Right below that, though, they also include a link to opt back in. So if someone thinks, “Wait—I don’t want this to be the last email I receive from Our Place,” they can easily remedy the situation. Plus, Our Place sweetens the deal with a 20% discount.
Email CTA: Someone on the Our Place email marketing team was wearing their thinking cap. The call-to-actions are simple—either subscribe or unsubscribe, say you’re interested or not. This no-fuss approach makes this email highly effective because it limits the number of choices the recipient needs to make.
There’s a second CTA at the very bottom of the email that encourages recipients to reach out to the brand with any questions. Sandwiched in between those CTAs is a block that highlights why someone should shop Our Place’s products, with mentions of their free-shipping policy, their rewards program, and alternative pay options.
Rufflebutts entices users to re-engage with creative email copy
Subject line: “Oh Joy”
Content: Rufflebutts reminds customers that they have a coupon for 20% off their next purchase and free shipping if they decide to shop with the brand again.
Additionally, to show customers what they’re missing, the email features 4 collections, including swimwear, gifts, bestsellers, and the brand’s signature rufflebutts with related imagery.
Email CTA: Rufflebutts does an excellent job making it easy for customers to shop with them again, with CTAs to shop either the boys’ or girls’ collections. Including both CTAs is a great way to gather more data on shoppers’ preferences.
Printfresh focuses on exclusivity for customers
Subject line: “Let’s get reacquainted”
Content: Sleepwear brand Printfresh leads with a 15% off discount in their win-back email, explaining to the recipient that the offer is a “gift”—something they don’t hand out often.
They feature a quote from Allure magazine that mentions how beautiful their pajamas are and also include images of customer favorites in the middle of the email, making it easy for the reader to re-familiarize themselves with the brand’s products without having to click through to the website.
The fact that Printfresh highlights bestsellers is enough to create intrigue, but the brand takes it a step further by including a glowing review from a customer. This creates credibility with recipients who may be on the fence.
Email CTA: This email includes a CTA that’s situated above the customer review, making it easy for customers who are ready to use that discount code to do so.
Girlfriend Collective keeps it casual while giving users an incentive
Subject line: “We miss you. Here’s $20.”
Content: Women’s activewear brand Girlfriend Collective keeps the subject line of their win-back email simple and straightforward and immediately tells subscribers that there’s an incentive to buy.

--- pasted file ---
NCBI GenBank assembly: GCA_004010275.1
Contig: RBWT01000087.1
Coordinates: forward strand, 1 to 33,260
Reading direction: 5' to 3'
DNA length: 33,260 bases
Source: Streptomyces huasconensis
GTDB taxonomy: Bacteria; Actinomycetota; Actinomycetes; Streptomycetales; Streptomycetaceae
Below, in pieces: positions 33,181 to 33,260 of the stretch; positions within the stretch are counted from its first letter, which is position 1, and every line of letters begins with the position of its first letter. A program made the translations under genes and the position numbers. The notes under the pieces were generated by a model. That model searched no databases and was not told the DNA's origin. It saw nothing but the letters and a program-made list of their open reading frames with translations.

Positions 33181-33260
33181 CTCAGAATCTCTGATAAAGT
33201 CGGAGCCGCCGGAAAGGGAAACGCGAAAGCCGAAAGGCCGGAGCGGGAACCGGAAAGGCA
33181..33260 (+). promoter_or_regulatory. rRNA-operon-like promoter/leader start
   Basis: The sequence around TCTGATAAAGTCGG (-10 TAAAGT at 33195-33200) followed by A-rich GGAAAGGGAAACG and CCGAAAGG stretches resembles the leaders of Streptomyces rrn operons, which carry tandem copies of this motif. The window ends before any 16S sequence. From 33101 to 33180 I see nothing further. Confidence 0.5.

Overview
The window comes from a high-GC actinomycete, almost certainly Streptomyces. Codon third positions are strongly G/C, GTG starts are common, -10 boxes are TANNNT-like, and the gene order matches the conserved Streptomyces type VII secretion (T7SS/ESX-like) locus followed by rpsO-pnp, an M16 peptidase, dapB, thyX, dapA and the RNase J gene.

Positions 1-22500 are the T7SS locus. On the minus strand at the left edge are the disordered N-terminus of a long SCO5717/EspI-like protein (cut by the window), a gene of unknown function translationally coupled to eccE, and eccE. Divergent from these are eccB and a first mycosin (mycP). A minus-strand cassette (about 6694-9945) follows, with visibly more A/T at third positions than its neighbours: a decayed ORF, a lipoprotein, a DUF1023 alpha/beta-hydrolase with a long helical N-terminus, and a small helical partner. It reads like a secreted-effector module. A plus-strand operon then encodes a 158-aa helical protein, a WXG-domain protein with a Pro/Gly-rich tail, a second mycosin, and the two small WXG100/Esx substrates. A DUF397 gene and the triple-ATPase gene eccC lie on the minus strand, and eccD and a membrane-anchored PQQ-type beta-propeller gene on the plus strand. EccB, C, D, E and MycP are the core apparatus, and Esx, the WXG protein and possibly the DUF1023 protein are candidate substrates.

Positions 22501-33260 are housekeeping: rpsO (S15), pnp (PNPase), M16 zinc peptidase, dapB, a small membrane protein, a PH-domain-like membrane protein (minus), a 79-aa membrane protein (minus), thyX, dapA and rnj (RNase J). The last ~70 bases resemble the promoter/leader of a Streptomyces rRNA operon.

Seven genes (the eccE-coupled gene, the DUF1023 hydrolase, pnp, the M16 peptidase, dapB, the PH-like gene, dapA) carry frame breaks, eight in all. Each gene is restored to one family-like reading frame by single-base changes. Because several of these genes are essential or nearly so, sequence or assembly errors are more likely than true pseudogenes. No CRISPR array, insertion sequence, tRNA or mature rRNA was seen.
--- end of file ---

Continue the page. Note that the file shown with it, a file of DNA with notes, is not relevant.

This email also takes the form of a letter written from the team. It’s addressed directly to the recipient and the copy is informal, as if the brand is speaking directly to the customer. In other words, this email doesn’t feel like it’s going to 1K other people, even if it is.
The tone is casual, conversational, and inviting. Girlfriend Collective encourages the reader to check out new products and browse around the website, but they aren’t overly pushy.
Email CTA: Clicking on the discount code takes email subscribers directly back to Girlfriend’s website and a P.S. at the bottom communicates that it only lasts for 30 days. This creates a sense of urgency and a fear of missing out, and it encourages customers to act quickly—lest they wait to buy and miss out on the offer.
Shhhowercap differentiates their product from competitors
Subject line: “Fancy Seeing You Again”
Content: This re-engagement email from Shhhowercap is visually stunning, using imagery of the main product and its different patterns throughout to highlight exactly what the brand sells.
This brand does a stellar job of communicating the benefits of the product in their copy and showering readers with reasons to buy.
Instead of just including product pictures, Shhhowercap also mentions how their shower caps are differentiated from similar products by including descriptive details like “water repellent,” “breathable,” “anti-microbial,” and “machine washable.”
Email CTA: The “Shop 20% Off” CTA makes this customer win-back email too enticing to resist.
Recoup lost sales with win-back flows
It may be daunting to reach out to customers as soon as it seems like they’re about to ghost you. But implementing a win-back email automation is a simple way to let your marketing platform take care of the hard part.
As Andrew Rosensweig, strategist at Electric Eye says, “It’s important to at least start somewhere.”
By taking the first step to set up a win-back strategy, you can reel more customers back in with highly customized messages that are compelling and relevant to their experiences with your brand.
“A lot of brands already know they are leaving money on the table by not fully addressing the customer lifecycle and lack solutions for efficient repeat purchasing,” Rosensweig explains. “Get data, learn, and iterate to improve the tailored messaging that will effectively cultivate repeat customers.”
When you bolster your win-back strategy with enticing subject lines, strategic send times, and engaging content, you can create a series that fits—and serves—your unique audience. From there, test and evaluate the results in order to increase open and conversion rates—and ultimately regain the customers you might’ve otherwise lost for good.
What other messages should you incorporate into the customer lifecycle? Explore automations to find out.